A Trip to Eastern Point
|Eastern Point, Biddeford Pool, Maine|
August in Maine is usually the time of brilliant oranges and yellows, and dull rusts blending into the dusty green of fields that have been recently cut for hay. This summer of 2016 has additional colors caused by deep, enduring drought as well: prematurely yellowed forest ferns, dry crackling brown leaves on trees and on annual vines that cannot extract enough water from their pots. Even my heat-loving fig tree is sporting yellowing leaves on the patio, and the roses can manage only small flowers for their second flush of bloom.
The sea features a very different palette from the land, however. Yesterday was a welcome wet day - warm and humid to be sure, but with a slow steady rain that teased an end to the drought. And after the rain came the fog, fog that wrapped the coast in a thick fuzzy blanket. We went down to Eastern Point in Biddeford Pool at high tide to experience a roiling sea under a gray sky. Sea, sky, and rock combined to offer an array of grays, blues, browns, and blacks just as varied as a flower garden.
|Rocks jut into the ocean at Eastern Point|
|I'm always fascinated by plants that eke out life in the least hospitable places. The brilliant reds and greens of these grasses speak to the coming change of season.|
|More grasses and tidal pools|
The grays and blues of the stones and the sea were not the only attractions of the trip to Biddeford Pool, however. August grasses are in the midst of turning from green to yellow. They make a lovely contrast to green lawns and to some Queen Anne's lace, as shown in the following photo:
|Grasses and wildflowers on the edge of a golf course, Biddeford Pool|
The Home Garden
Wildflowers are lovely in August, but garden flowers can be gorgeous even in a very dry summer. Here are a few shots from my garden from the last week or so:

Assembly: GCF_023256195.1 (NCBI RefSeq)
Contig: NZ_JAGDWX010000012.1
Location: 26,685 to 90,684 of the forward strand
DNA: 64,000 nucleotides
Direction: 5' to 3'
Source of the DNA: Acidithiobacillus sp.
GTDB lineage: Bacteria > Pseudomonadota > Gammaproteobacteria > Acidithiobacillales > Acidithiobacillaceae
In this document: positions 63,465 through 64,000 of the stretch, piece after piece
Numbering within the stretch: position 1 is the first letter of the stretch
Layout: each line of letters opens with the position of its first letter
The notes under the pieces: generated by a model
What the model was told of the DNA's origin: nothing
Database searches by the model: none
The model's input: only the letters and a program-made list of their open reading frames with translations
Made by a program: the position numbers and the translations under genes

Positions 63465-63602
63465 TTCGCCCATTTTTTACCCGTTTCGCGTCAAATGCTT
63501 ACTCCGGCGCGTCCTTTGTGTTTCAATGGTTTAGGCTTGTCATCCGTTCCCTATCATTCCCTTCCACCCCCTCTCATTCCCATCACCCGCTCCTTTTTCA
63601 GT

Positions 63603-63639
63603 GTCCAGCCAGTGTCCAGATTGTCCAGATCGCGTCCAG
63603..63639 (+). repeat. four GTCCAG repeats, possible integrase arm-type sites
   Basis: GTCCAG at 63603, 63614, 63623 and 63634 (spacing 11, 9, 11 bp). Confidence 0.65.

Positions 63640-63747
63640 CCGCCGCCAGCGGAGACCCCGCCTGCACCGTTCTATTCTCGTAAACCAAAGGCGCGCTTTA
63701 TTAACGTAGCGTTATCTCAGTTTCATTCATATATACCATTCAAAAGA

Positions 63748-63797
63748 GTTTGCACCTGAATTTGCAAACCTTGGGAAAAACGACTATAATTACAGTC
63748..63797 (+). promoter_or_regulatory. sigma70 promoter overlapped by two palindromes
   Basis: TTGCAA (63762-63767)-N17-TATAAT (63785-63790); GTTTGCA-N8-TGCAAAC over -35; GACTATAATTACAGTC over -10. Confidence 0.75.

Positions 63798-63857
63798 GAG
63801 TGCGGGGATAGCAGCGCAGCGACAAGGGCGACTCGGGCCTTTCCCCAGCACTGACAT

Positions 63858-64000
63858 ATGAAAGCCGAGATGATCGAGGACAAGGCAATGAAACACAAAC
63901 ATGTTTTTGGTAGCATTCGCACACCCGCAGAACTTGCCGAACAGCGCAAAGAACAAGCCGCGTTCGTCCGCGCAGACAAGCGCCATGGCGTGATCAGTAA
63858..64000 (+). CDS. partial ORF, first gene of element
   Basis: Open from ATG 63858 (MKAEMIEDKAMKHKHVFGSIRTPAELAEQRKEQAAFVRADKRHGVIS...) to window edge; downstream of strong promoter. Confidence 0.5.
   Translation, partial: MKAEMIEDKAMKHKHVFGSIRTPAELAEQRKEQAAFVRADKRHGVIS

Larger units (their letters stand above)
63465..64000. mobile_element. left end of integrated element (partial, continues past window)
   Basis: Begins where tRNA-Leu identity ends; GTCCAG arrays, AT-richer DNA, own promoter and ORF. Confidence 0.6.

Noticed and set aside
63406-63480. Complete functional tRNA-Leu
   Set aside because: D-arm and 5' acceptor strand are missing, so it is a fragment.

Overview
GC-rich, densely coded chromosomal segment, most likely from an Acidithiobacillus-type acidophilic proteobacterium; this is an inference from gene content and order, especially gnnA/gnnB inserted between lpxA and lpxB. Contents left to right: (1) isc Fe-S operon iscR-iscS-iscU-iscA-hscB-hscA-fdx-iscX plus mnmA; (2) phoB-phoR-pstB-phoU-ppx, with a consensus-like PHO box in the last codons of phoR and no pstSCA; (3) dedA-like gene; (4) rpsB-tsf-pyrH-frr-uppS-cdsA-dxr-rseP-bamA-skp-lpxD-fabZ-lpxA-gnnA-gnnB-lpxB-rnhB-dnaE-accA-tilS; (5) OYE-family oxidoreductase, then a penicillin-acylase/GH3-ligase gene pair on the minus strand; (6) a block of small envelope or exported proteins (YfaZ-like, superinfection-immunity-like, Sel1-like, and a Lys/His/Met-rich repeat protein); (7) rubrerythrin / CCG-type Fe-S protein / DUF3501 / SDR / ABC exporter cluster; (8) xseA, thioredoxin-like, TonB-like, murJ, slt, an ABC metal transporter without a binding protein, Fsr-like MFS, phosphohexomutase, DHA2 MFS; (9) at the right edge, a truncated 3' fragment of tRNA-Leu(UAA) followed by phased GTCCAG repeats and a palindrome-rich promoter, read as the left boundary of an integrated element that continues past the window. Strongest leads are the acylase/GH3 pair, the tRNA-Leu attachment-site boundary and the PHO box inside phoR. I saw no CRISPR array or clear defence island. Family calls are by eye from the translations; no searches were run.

|A few ripening blueberries. We don't get a lot of berries, as the birds and mammals usually beat us to them.|
|Oriental lilies, Prairie Sunset daylilies, pink spirea, and a bumblebee enjoying my prized "Sir Paul McCartney" hybrid tea rose. A few Black-Eyed Susans complete the floral show.|
|Sunset-colored lantana on the porch step|
|A monarch butterfly enjoys a pink coneflower|
A cooling and delicious dessert for AugustAugust is a great time to drag out the ice cream maker, and the array of stone fruits available at markets is a wonderful starting point for frozen creations that highlight the best of summer produce.
Here's a suave and subtle sorbet made with my favorite late-summer fruit, plums. Plums are - to my mind - the most versatile and delicious of all stone fruits. Peaches and apricots can sometimes turn out to be mealy and tasteless, but plums just seem to get juicier and sweeter the longer they sit in your fruit bowl. And they make wonderful jam, especially if you can find the small damson or greengage varieties.
This sorbet is equally successful made with black plums, red plums, or even pluots, the cross between plums and apricots. I think ripe red plums are best, though!! Unlike many kinds of sorbet, it contains no milk or cream - the creaminess of the dessert comes from the cooked and blended fruit skins. I urge you to try it!
Plum red wine sorbet (from Gourmet, August 2007)
- 1 pound ripe red, black, or prune plums, halved lengthwise and pitted (about 11-12 halves)
- 3/4 cup dry red wine
- 3/4 cup sugar
- 3/4 cup water
- 1 (3-inch) cinnamon stick
- 2 (3- by 1-inch) strips lemon zest (removed with a vegetable peeler)
- 1 teaspoon fresh lemon juice
- 8 black peppercorns
- Equipment: an ice cream maker
Freeze purée in ice cream maker, then transfer sorbet to an airtight container and put in freezer to harden, at least 1 hour.
Three things that I've found to be very helpful in making this treat are: (1) really cook the plums down - until they're falling apart. Do this over relatively low heat, and be patient. Also, (2) it's very important to completely chill the puree before freezing it in the ice cream maker. It makes a huge difference in the texture of the sorbet. Chill it overnight if you can! Last, (3) let the puree freeze in the ice cream maker long after you think it might be done. Just let it go. The freezer mixes air into the puree and - once again - the texture of the sorbet really benefits from a long mix. It comes out velvety, smooth, and extremely delicious.
To serve the sorbet, I like to make shortbread cups. Just make up any good recipe for shortbread or short sugar cookies, and use a 3" round biscuit or cookie cutter to stamp out large circles, about 1/4 inch thick. Drape these circles over well-greased overturned muffin forms (yup, that's right - turn the muffin pan over and mold the cookie dough into cups) Bake these at 350 degrees for about 10-12 minutes, or until light brown. Let sit for only a minute or two, and then gently remove the cups from the muffin pan and cool thoroughly.
Serve scoops of the sorbet in the shortbread cups, and garnish with fresh berries and a spoon of creme fraiche. A perfectly wonderful summer dessert!